CHARLESTON – The West Virginia Supreme Court of Appeals has issued a decision, ruling that a shuttle car operator who was injured during the course of his employment was fully compensated with a 5 percent permanent partial disability award.

James R. Orren injured his right knee and ankle in the course of his employment while loading rock dust into a scoop bucket for Magnum Coal Company.

“We are asked to determine the amount of permanent partial disability sustained as a result of this injury,” the decision states. “After a thorough review of the evidence, we find that Mr. Orren was fully compensated by his prior 5% permanent partial disability award and is therefore entitled to no additional award.”

Orren’s claim was held compensable for fracture of the medial malleolus and contusion of the knee.

In order to determine the amount of permanent impairment sustained, Dr. Paul Bachwitt performed an independent medical evaluation and found Orren had reached maximum medical improvement and assessed one percent impairment. Orren was then granted a 1 percent permanent partial disability award.

Next, Dr. Bruce Guberman performed an independent medical evaluation and found that Orren had reached maximum medical improvement and recommended 4 percent impairment.

Following Guberman’s assessment, Dr. Saghir Mir performed an independent medical evaluation. He found that Orren had reached maximum medical improvement and assessed 3 percent impairment.

Based on his opinion, the Office of Judges reversed the claims administrator’s grant of a 1 percent award and granted Orren a 3 percent permanent partial disability award instead.

Guberman then performed another independent medical evaluation in which he noted that Orren reported that his symptoms had progressively worsened without additional injury.  He found that Orren had reached maximum medical improvement and assessed 5 percent impairment.

Another opinion was sought and Dr. Prasadarao Mukkamala performed an independent medical evaluation and recommended 1 percent impairment.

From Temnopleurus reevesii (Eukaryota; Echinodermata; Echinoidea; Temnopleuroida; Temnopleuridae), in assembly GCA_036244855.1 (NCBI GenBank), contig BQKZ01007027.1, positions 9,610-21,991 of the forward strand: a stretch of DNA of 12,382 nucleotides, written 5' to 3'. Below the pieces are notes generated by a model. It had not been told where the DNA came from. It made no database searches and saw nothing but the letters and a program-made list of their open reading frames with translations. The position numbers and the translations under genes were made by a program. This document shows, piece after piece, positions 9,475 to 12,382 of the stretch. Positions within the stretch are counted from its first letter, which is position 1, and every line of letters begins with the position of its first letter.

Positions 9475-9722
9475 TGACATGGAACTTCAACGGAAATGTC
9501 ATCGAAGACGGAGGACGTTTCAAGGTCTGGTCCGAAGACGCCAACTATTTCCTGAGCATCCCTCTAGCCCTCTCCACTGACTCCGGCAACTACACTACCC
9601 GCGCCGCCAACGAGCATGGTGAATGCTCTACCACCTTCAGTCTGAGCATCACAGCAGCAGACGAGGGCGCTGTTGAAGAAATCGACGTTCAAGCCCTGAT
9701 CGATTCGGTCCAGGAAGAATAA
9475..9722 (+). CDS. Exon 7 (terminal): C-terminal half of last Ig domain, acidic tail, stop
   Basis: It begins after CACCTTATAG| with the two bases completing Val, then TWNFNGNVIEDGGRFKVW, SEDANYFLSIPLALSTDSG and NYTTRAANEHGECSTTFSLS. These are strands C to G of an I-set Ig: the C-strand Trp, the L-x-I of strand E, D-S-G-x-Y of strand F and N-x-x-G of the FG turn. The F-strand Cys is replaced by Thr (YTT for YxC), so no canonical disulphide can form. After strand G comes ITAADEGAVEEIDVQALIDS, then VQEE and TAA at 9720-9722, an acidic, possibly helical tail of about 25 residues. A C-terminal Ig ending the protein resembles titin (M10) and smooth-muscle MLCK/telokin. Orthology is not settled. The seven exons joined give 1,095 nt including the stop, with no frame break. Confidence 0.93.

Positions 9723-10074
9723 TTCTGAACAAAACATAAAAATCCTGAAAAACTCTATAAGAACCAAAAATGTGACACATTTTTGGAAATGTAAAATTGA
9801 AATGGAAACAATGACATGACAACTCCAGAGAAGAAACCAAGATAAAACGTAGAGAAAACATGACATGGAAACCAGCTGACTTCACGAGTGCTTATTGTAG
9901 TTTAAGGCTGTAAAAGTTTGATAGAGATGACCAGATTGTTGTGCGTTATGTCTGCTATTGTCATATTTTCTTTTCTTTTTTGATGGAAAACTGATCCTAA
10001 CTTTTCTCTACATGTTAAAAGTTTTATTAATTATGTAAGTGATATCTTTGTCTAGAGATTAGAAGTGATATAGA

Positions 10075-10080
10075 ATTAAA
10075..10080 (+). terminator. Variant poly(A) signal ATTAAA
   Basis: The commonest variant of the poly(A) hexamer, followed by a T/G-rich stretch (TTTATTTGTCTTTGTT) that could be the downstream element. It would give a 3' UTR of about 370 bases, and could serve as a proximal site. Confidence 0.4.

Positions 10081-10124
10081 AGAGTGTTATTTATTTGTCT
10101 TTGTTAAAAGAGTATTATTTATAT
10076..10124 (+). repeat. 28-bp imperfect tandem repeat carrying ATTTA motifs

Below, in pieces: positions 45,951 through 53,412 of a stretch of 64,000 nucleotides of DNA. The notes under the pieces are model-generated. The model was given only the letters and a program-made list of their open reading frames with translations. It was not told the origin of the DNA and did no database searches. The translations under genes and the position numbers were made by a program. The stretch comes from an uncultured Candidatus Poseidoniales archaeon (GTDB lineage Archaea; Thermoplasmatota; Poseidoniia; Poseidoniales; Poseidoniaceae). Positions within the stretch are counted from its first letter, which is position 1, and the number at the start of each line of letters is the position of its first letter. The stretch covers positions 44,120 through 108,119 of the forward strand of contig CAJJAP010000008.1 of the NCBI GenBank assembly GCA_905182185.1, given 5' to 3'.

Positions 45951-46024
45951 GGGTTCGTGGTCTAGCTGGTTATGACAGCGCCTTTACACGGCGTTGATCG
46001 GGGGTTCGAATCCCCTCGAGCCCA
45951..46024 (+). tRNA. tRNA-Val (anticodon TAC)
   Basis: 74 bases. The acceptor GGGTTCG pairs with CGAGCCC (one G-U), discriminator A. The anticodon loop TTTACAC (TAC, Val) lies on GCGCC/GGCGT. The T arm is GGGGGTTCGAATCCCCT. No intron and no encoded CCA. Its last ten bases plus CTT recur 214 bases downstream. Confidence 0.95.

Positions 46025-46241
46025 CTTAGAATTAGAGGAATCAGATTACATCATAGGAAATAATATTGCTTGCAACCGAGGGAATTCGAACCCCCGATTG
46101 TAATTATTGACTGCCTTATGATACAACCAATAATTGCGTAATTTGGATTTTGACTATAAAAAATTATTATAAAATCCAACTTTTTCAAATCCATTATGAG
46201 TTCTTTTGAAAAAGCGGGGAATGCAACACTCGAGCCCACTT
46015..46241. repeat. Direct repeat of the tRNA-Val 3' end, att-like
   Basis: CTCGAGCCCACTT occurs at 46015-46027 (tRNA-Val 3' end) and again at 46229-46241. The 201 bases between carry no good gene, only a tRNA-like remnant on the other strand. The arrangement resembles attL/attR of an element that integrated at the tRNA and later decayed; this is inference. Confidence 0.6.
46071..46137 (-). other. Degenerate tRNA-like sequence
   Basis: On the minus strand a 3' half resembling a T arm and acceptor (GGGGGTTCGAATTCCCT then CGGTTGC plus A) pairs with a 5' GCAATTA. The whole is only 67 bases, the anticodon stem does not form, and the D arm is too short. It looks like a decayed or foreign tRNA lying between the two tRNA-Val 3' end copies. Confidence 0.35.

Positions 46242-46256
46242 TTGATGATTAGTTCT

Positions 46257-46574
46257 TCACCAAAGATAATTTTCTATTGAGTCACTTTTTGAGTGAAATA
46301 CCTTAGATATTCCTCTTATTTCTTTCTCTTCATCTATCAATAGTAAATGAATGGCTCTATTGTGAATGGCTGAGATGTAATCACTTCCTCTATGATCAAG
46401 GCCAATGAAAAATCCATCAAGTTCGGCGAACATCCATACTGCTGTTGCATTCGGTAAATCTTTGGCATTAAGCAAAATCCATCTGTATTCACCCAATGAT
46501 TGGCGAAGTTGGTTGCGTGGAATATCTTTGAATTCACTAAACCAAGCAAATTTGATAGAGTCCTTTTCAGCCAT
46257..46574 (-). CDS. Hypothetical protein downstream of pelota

The claims administrator determined that no additional permanent partial disability award above the 3 percent already granted was necessary. However, the Office of Judges reversed the decision and granted a 5 percent permanent partial disability award.

This decision was later affirmed by the Board of Review.

Dr. Robert Walker next performed an independent medical evaluation and assessed a 10 percent impairment.

Guberman then, again, performed his third evaluation and noted that Orren’s symptoms had progressively worsened. He recommended a total of 17 percent impairment.

Two other previous doctors performed independent medical evaluations and both assessed 4 percent impairment.

The claims administrator granted no additional permanent partial disability award beyond the 5 percent already awarded. The Office of Judges affirmed the decision and noted that Orren had gone almost five years in between treatments for the compensable injury.

On appeal before the Court, Orren argues that Guberman found a progression of his impairment. Because Guberman had previously evaluated him, he was in the best position to determine if there was an aggravation or progression of the condition.

Orren further asserted that Guberman’s opinion does not need to be corroborated in order to be credible. Magnum Coal Company argued that Guberman was the only physician of record to find additional impairment for the varus deformity, and his opinion is not corroborated by the evidence of record.

“After review of the evidence of record and the parties’ arguments, we agree with the reasoning and conclusions of the Office of Judges as affirmed by the Board of Review,” the decision states. “A preponderance of the evidence indicates Mr. Orren has been fully compensated by the 5% permanent partial disability award he has already received. No additional award is warranted.”

The court found that the decision of the Board of Review was not in clear violation of any constitutional or statutory provision, nor was it clearly the result of erroneous conclusions of law, nor is it based upon a material misstatement or mischaracterization of the evidentiary record.

W.Va. Supreme Court of Appeals case number: 17-0158

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